Watersheds 2014: Towards Watershed Governance in British Columbia & Beyond (January 27-29 in Duncan)



A forum for water practitioners, watershed groups, First Nations, and other decision-makers

In January, the POLIS Project is teaming up with the Department of Geography at the University of Victoria and Brock University’s Environmental Sustainability Research Centre to present Watersheds 2014: Towards Watershed Governance in British Columbia & Beyond. This three-day forum is designed to support skills development and capacity-building for watershed groups, First Nations, and community watershed champions and leaders.


“We live in a changing world and water needs to be managed and governed in new ways. Watershed governance is one innovative approach,” states Oliver Brandes, Co-Director of the POLIS Project on Ecological Governance, University of Victoria. “It Oliver Brandes_headshot_2013_120pinvolves reorganizing our decision-making processes to align with the ecological boundaries of watersheds, instead of political boundaries.”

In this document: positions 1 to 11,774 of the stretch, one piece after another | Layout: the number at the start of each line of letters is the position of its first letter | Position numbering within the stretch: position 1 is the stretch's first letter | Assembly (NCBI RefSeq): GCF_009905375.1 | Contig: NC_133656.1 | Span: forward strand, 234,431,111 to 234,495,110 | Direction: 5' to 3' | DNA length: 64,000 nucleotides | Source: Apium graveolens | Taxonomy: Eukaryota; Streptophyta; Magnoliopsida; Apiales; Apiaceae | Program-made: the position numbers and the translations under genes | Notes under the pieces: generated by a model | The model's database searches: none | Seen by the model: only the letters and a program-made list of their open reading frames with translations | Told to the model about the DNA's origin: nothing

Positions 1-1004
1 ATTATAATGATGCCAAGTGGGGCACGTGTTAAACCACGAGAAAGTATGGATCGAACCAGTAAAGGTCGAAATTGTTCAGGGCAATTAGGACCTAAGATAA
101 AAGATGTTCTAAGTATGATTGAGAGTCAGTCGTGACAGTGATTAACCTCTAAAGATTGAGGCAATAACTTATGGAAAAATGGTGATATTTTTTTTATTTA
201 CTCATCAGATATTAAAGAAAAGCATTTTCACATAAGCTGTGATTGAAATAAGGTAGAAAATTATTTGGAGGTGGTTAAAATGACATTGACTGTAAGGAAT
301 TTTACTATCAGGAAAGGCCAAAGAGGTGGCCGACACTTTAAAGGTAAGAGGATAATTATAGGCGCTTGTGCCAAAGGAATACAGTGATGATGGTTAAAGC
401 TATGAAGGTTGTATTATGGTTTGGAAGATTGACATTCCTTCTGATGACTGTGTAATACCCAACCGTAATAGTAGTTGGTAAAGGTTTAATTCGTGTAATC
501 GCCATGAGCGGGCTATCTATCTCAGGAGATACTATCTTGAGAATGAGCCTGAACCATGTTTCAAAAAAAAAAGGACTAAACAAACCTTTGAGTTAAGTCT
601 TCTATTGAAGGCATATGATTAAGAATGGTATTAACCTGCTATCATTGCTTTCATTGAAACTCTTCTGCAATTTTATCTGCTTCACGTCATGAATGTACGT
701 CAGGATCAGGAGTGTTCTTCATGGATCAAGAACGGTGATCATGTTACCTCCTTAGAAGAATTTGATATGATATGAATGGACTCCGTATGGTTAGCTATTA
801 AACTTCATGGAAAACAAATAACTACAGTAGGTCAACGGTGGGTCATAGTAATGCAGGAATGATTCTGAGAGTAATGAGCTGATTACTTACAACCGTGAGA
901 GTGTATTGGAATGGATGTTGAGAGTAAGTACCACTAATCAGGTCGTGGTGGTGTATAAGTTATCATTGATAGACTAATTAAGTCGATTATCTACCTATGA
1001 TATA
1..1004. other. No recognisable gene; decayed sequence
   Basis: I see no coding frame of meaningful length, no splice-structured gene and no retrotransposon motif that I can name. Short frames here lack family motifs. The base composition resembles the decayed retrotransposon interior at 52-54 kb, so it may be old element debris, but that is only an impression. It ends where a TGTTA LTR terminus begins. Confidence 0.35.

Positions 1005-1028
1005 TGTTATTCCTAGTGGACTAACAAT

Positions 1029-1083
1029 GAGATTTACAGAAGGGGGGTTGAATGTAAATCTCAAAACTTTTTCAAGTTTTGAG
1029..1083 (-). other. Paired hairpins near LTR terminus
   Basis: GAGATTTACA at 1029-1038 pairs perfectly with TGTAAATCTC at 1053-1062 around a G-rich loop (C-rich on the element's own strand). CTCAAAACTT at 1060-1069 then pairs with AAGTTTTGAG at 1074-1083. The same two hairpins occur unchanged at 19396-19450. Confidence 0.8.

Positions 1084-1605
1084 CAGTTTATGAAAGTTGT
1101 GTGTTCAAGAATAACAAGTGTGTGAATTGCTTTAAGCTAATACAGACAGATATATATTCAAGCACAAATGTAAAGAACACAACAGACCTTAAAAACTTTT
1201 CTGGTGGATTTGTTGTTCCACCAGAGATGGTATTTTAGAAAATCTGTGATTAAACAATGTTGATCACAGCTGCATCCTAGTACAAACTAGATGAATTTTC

“Imagine engaging all interests and governments in collaborative processes to successfully respond to the challenges and opportunities facing our watersheds today.”

“The provincial government in British Columbia is in the process of significantly updating its Water Act and has identified improving water governance as an explicit priority. After the forum, there will be a chance to test the collaborative watershed governance model in pilot watersheds across the country. At least one priority project will be located in BC.”

WHEN: January 27th to 29th, 2014

WHERE: Quw’utsun’ Cultural and Conference Centre, Duncan, British Columbia

About the Forum

Many organizations, individuals, and governments do not currently have all the knowledge and skills they need for collaborative watershed governance,” continues Oliver Brandes. “Through panel sessions, roundtables, field trips, and breakout workshops, at this forum participants will begin to build critical skills and develop important networks.”

“This is not a forum for talking heads, but a ‘roll-up-your-sleeves-and-get-to-work’ event. Pre-forum research means the sessions are customized to address priority topics, such as resilience thinking, drinking water source protection planning, and the role of First Nations rights and title in decision-making.”